He feared lest every fresh question would throw a fiercer light into the discreetly shadowed corners of his history. Con. Doyle, The Return of Sherl. Holm. d) No instances have turned up of the inflectional subjunctive after that, the ordinary con ju net ion to introducé subordinate statements denoting what is the subject of an apprehehsion. The periphrastic subjunctive with may or might, the latter in narrating past events, is, however, common enough. See also Ch. I, 21,6 of my Gram. of Late Mod. Eng. Murray (s.v. afraid, 2,c) states that "that, with subjunctive, (introducés) an unpleasant possibility", but fails to give a single instance. Nor are any offered under to apprehend, to fear, to dread and the corresponding nouns or any of their synonyms.
Has he, perhaps, committed some crime in Italy and fears that I may be an Italian detective who has traced him here? Rich. Baoot, Darneley PI a c e, I, Ch. II, 26.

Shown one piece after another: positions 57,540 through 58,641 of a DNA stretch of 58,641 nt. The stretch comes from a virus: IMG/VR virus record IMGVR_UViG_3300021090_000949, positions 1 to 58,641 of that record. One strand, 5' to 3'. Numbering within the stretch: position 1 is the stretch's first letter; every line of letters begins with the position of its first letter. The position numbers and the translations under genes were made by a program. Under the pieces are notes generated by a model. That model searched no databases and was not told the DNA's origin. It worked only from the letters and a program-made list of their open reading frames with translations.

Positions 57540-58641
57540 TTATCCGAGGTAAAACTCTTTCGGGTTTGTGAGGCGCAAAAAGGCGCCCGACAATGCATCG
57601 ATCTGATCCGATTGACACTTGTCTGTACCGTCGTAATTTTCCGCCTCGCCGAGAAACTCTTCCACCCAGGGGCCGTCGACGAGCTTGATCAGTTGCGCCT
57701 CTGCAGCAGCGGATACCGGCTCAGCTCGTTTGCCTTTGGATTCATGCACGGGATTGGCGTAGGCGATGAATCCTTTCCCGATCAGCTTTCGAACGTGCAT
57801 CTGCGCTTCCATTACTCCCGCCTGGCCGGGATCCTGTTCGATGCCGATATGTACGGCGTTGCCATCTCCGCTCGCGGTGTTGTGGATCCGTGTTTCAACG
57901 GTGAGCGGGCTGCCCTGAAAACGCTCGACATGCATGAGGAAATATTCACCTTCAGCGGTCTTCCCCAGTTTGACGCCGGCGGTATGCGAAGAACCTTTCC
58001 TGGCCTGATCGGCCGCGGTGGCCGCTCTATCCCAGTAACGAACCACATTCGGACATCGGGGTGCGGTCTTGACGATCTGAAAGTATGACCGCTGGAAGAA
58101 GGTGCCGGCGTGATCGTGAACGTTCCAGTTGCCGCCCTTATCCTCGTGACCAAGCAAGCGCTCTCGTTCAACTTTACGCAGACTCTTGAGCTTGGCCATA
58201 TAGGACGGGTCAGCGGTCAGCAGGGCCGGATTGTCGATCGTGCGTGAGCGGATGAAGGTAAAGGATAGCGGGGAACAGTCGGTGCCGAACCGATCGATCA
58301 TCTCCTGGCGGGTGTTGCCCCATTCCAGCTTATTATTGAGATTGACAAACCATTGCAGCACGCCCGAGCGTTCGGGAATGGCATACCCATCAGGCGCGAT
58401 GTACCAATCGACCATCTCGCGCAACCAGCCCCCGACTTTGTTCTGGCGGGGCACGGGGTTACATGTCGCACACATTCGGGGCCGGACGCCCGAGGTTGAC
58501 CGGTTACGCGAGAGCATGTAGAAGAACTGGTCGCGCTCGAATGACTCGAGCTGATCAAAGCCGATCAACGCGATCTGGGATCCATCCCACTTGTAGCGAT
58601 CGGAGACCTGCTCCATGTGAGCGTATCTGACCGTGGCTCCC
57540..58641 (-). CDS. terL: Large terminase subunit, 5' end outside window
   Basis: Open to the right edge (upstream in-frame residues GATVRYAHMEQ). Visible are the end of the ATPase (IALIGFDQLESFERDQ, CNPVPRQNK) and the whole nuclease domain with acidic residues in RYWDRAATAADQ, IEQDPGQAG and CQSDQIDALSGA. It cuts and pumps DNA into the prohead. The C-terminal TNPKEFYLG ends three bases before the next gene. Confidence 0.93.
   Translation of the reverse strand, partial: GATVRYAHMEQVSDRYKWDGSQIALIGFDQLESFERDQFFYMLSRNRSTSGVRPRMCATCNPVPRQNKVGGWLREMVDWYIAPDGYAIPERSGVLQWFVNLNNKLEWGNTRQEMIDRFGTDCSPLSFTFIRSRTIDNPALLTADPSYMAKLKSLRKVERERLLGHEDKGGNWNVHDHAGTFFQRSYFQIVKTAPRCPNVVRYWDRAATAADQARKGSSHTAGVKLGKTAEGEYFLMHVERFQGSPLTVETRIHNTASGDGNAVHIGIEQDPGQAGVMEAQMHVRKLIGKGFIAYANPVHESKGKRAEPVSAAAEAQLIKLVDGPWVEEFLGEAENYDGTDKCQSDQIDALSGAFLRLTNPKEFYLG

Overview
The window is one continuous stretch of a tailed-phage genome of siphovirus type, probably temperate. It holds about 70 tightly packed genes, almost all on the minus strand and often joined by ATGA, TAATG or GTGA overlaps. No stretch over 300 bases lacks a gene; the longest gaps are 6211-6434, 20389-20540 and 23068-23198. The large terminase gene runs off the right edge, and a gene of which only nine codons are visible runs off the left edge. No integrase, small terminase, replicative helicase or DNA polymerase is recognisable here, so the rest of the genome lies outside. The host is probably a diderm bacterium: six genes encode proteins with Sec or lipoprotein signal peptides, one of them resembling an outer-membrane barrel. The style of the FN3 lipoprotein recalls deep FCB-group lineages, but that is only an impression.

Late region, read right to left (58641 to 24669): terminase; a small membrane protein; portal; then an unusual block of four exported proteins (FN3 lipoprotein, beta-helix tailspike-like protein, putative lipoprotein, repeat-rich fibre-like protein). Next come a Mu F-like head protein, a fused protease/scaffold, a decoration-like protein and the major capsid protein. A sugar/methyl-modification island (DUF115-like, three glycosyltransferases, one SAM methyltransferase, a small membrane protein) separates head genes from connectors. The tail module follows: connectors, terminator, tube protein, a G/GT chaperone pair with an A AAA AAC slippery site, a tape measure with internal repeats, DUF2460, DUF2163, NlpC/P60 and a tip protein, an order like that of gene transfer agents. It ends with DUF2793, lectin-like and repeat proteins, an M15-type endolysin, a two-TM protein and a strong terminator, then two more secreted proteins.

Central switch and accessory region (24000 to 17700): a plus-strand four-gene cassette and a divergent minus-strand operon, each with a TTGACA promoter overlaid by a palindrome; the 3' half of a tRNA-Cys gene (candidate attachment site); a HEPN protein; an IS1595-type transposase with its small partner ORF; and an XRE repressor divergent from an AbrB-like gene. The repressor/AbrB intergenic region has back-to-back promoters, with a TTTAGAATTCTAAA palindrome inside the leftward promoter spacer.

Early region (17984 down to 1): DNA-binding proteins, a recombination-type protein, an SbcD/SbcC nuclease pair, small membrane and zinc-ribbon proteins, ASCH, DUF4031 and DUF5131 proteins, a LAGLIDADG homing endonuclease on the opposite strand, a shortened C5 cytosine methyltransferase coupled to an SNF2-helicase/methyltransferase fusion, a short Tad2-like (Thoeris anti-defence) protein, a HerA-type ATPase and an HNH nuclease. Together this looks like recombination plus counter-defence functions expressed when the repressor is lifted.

Being apprehensive that it might spoil the sate of the book. Swift, Ta 1 e of a Tnb. (')
b) Should appears as a rather frequent variant of might when the apprehension concerns the future from a point of view in the past. Compare Murray, s.v. shall, 22, e.
He dreaded that Sir Christopher should surmise or discover the true state of Caterina's feeiings. G. Eliot, Scènes, II, Ch. XII, 145. I have hid my feeiings, fearing they should do me wrong. Ten, Locksley Hall, 29.
Having rung the bell, she leaned against the stone parapet for support, dreading that the door should be opened. Westm. Gaz, No. 8057, 106.
c) The indicative is, however, distinctly the rule.
He is afraid that his dishonesty will be discovered. I am afraid that it is too true; afraid that we are not in time. Murray, s.v. afraid, 2,c.
The Subjunctive in Subordinale Questions.
a) Literary English affords frequent instances of the subjunctive in subordinate questions, especially such as open with if or whether. The occasion of the subjunctive often appears to be a doubt on the part of the speaker that the question must be answered in the affirmative.
i. We doubt whether there 6e a hundred genuine Bengalees in the whole army of the East India Company. Mac, C1 i v e, (512a).